From Trayvon to Sharlene
George Zimmerman Trial Juror To Write Book http://t.co/OUKqiEgG8d via @galleycatBeing a writer of no mean talent, it outraged me, as I'm sure it had other real writers, that Juror B37, as she's been dubbed, got signed by a literary agent within hours of last Saturday's verdict. The turnaround time between the jury's verdict being read and the announcement of this deal was breathless and audacious even for a nation of money-grubbing, sociopathic opportunists like the United States. Sharlene Martin's catapulting of her body from Seattle to Florida would've made an ambulance-chasing shyster green with envy.
— sharlene martin (@sharlenemartin) July 15, 2013
It seemed to be yet another case of yet another literary agent signing yet another moron to a book deal and risibly trying to get us to believe they'd actually write their own book and not have it written for them through an appointed ghost writing hack, like W's, Sarah Palin's, Christine O'Donnell's and so many others while real writers of real talent who really write their own books continue getting form rejections from flunkies.
Then, just 14 hours after this "coup", we saw this on Twitter:
After careful consideration of the book project with Zimmerman #JurorB37, I have decided to rescind my offer of representation.Yeah, sometimes the clouds do part, the demons retreat back into their smoking, glowing fissures and sometimes common sense prevails or at least seems to. Because, just before Sharlene Martin, literary agent provocateur, made her heavily retweeted communique on Twitter, this emerged from her client, Juror B37:
— sharlene martin (@sharlenemartin) July 16, 2013
Hindenburg of an interview with Anderson Cooper on AC360. Either way I guess America's most infamous anonymous juror realized the 15 minutes of bright lights weren't for her. Or maybe Sharlene Martin honestly realized what a disaster in the making such a professional association would involve. Or maybe Martin realized she'd leaped before she looked and remembered Paula Deen and how difficult it is to sell a book these days by a racist whose name isn't Rush Limbaugh.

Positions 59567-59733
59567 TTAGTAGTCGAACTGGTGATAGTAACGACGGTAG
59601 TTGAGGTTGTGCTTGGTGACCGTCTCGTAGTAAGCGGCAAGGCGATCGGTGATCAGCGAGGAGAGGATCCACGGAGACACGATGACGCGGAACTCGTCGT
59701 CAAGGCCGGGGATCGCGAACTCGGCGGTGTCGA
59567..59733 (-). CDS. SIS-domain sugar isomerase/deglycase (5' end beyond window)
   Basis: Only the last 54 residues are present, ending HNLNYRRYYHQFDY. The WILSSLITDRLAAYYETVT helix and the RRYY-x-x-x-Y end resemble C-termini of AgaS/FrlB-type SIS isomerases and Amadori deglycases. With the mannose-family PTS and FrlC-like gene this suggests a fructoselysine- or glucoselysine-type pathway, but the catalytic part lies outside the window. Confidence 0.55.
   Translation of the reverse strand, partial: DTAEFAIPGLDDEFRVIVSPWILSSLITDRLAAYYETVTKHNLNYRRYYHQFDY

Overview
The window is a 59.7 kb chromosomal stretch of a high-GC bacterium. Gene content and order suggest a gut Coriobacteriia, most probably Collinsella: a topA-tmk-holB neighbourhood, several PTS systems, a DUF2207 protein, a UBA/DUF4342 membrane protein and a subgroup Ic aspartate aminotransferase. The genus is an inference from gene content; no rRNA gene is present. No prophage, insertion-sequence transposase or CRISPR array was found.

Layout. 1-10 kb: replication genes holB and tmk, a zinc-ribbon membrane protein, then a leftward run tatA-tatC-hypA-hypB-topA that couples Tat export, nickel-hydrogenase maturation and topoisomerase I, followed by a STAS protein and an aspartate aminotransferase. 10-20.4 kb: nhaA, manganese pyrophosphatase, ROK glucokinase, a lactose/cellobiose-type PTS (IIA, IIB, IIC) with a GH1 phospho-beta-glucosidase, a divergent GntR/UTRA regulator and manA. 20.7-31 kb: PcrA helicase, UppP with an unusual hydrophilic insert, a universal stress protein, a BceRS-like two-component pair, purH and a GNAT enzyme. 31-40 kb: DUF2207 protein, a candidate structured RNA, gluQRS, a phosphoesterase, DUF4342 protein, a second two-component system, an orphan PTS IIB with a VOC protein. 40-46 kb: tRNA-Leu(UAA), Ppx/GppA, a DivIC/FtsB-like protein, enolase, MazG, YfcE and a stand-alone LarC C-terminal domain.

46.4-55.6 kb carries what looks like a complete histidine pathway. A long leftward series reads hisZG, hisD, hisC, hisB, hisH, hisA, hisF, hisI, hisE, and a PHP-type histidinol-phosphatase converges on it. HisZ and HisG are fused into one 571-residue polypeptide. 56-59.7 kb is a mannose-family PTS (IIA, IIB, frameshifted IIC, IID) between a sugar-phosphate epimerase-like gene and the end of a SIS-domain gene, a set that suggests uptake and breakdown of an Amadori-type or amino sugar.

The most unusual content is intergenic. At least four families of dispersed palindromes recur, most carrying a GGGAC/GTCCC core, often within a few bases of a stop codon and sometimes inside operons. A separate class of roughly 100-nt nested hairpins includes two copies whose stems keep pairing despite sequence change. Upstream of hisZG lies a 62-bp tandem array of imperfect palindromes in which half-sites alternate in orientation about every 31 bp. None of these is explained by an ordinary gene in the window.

Because Juror B37 and her unbelievably stupid comments about "boy of color" Trayvon Martin and that she honestly believed the police dispatcher wanted Zimmerman to pursue Martin pretty much branded her as a racist, an inattentive moron and possibly guilty of compromising the jury. Note the part where she says, "The potential book was always intended to be a respectful observation of the trial from my and my husband's perspectives solely..."
Was she in touch with her husband while the jury was sequestered?
We'll never know the full reasons for the pulling of the plug even before the ventilators began any more than we'll know how a jury of six women could be so divided (Two wanted manslaughter charges and one wanted a murder two conviction) yet turn into a unanimous acquittal. But literary agents such as Charlene Martin are chiefly responsible for not only the tawdry state of affairs in publishing but are symptomatic of the moral rot that's hollowing out this once-great nation.
I would've gotten physically ill if I'd heard that George Zimmerman got signed by a literary agent. But at some point one must accept some moral rot and opportunism is to be expected in this free market-dominated nation of ours and, in a twisted way, it would've made sense. Zimmerman, after all, was the defendant in one of the most sensational murder trials of the year. It would've made greater sense to approach the Martins (Trayvon's parents) with a book deal and offer of representation so they could offer their thoughts on the trial and son's murder.
But no. Sharlene Martin essentially hurtled her body, pen and contract in hand, all the way to Florida to sign one of six jurors who, I think we can be reasonably assured, is the stupidest and most racist one on the whole jury. It shows that even when following those brutally insensitive instincts for opportunity, some agents don't even aim high and are content to pursue the tawdriest, sleaziest book deal imaginable.
She could've approached the grieving parents, had a ghost writer with some integrity turn their thoughts and feelings into a lasting work that virtually any publisher outside of Regnery or Threshold would've been proud to put out. Instead, Sharlene Martin, the most loathed literary agent on the planet today (which is quite a feat, considering) chose to aim for the cheapest, most sensational flash-in-the-pan imaginable, so her client could get a huge advance that wouldn't have a prayer of earning itself out, so she could get 15% of that and, in the process, becoming yet another scum to capitalize on Trayvon Martin's murder.